McIlroy-Fowler match in Detroit won't go off

Lynn Henning
The Detroit News
Rory McIlroy

A bid to bring PGA Tour golf to southeast Michigan, in the form of an under-the-lights June exhibition involving Tour stars Rory McIlroy and Rickie Fowler, has failed.

Detroit Golf Club’s executives informed members Friday that the event, which had been targeted for June 7, was canceled when negotiations between the event’s sponsor, Quicken Loans, and the participants failed to reach a deal.

“We were informed, yesterday, that due to circumstances beyond our control the proposed event featuring Rory McIlroy and Rickie Fowler that was to be played at the Detroit Golf Club will not be happening,” Detroit Golf Club president Owen Nagy said in a statement. “This is obviously disappointing news for all of us at Detroit Golf Club. I’d like to thank all of our members whom were involved and (club executive) Michael Strain for their efforts over the past months to do our part, as the venue, to try to make the event happen.

"Unfortunately, as the venue, we had no influence in the discussions or any decisions that were made relative to finalizing the agreements for the proposed event.”

McIlroy and Fowler were to have been the golf headliners at a novel, night-time match played beneath portable lights and televised by Golf Channel and by CBS.

They were to have been joined by two celebrity golfers in an 18-hole square-off. Among the celebrities considered were two stars with acknowledged golf skills and passion: singer-actor Justin Timberlake and actor-producer Mark Wahlberg, who, not coincidentally, is scheduled in 2016 to open a Wahlburgers restaurant in Greektown, a franchise from his personally owned chain.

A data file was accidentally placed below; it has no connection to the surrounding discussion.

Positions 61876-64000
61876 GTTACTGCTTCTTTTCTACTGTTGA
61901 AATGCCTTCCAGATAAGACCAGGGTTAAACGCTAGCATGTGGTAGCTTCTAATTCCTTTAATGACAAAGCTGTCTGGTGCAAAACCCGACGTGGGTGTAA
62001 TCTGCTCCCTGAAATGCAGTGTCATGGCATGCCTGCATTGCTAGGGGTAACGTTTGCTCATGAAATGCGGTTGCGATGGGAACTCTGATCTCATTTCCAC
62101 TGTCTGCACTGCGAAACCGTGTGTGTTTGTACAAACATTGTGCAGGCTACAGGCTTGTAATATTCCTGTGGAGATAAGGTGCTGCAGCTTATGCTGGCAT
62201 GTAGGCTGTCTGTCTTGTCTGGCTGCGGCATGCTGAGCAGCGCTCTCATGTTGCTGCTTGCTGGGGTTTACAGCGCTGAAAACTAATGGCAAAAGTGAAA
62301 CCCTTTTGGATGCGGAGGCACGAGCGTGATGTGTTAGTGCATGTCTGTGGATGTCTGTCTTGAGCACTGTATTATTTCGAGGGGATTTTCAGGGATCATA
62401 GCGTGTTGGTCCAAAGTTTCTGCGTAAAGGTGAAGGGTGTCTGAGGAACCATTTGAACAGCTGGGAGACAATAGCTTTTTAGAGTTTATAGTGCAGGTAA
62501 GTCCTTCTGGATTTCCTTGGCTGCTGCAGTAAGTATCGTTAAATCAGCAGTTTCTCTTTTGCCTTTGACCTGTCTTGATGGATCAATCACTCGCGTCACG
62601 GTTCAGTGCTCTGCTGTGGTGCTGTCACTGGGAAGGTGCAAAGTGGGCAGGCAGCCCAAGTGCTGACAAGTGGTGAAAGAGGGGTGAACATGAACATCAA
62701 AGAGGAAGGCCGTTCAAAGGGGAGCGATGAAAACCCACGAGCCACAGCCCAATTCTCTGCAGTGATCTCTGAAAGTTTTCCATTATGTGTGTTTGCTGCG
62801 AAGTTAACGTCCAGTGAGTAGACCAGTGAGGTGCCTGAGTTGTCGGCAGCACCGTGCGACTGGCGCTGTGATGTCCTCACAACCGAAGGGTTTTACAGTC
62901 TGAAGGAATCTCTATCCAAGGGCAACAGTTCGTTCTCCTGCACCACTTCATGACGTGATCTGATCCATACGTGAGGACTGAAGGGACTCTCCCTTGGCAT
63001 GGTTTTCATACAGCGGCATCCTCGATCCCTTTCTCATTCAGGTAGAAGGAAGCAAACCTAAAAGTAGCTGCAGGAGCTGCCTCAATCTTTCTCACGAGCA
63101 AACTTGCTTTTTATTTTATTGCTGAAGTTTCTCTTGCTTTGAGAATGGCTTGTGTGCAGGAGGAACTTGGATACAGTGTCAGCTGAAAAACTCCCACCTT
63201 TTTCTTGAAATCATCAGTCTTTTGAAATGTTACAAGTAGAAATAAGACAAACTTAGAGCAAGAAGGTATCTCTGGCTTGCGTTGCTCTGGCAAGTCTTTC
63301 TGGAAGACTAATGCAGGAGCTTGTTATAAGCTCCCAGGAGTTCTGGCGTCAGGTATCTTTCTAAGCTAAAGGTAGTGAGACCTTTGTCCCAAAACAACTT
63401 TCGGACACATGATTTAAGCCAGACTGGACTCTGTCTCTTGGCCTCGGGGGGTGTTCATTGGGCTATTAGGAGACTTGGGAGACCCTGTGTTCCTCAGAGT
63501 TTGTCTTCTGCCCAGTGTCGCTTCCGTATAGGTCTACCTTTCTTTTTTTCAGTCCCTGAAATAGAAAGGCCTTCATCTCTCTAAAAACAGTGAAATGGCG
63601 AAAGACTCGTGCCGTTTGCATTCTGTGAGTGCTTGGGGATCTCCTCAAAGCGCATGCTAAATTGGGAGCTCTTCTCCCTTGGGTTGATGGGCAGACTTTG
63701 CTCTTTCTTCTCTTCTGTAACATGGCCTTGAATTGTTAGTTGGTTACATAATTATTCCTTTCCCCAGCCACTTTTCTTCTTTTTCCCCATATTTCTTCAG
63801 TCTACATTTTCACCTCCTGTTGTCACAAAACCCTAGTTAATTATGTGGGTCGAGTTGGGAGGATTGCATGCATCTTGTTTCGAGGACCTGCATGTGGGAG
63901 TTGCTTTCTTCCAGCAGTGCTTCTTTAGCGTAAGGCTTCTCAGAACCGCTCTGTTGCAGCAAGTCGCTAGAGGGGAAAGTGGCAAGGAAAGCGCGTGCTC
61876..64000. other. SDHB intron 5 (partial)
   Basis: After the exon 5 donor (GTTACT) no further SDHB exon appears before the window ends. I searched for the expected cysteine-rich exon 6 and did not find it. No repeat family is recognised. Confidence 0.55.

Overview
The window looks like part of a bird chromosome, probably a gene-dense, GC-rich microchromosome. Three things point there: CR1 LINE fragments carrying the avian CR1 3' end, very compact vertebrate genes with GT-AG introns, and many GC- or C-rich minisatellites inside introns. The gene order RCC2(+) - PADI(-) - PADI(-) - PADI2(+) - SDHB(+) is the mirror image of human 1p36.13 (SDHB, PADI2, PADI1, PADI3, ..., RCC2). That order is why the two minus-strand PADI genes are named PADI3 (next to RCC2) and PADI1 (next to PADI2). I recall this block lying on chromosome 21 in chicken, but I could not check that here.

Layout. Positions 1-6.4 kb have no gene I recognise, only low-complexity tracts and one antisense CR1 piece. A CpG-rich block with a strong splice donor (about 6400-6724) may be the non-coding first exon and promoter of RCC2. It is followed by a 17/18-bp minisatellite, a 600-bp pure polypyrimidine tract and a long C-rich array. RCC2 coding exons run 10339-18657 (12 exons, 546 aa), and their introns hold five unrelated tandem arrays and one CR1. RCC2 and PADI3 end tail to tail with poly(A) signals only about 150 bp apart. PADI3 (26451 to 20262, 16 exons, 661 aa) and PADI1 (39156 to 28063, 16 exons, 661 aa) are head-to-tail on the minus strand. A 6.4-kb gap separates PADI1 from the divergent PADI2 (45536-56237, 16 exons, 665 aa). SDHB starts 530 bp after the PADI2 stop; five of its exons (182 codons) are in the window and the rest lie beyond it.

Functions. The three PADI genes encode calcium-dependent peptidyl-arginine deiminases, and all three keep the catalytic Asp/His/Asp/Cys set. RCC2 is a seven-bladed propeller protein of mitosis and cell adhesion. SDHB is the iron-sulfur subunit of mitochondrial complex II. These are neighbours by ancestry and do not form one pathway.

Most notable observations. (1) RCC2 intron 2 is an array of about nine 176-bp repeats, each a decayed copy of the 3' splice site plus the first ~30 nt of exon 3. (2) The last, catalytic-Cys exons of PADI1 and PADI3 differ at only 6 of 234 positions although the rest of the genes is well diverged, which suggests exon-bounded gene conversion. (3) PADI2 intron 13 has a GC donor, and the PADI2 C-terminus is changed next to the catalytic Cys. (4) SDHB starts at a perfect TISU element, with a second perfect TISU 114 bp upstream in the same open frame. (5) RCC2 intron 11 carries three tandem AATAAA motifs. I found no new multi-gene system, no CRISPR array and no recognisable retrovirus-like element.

Quicken Loans representatives did not immediately respond to a request for comment.

But in an email response to Crain's Detroit Business, John Perich, Quicken's public relations manager, said: “As was previously stated by our company, a golf event was under very preliminary consideration; however, conversations never progressed to a stage where they warranted widespread speculation.

Rickie Fowler

“We remain committed to creating unique events, and are continuing to pursue a number of potential opportunities that not only create excitement, but also shine a spotlight on the revitalization and vibrancy of Detroit.”

DGC apparently became victim of high-end bargaining beyond its control. DGC officials and members had wanted desperately to seal a Tour deal but were not involved in negotiations.

DGC, a 117-year-old golf landmark in the Palmer Woods area of Detroit, was to have received a rental fee from the proceeds and was otherwise detached from substantive business conversations.

The inability to pull off June’s event means southeast Michigan’s Tour golf drought continues. The Buick Open, in Grand Blanc, ceased operations in 2009 and was the last PGA Tour event in Michigan.

Oakland Hills Country Club, in Bloomfield Hills, will host August’s United States Amateur Championship, but not since 2008, when the PGA Championship was played there, has Oakland Hills staged a major championship or high-profile professional event.

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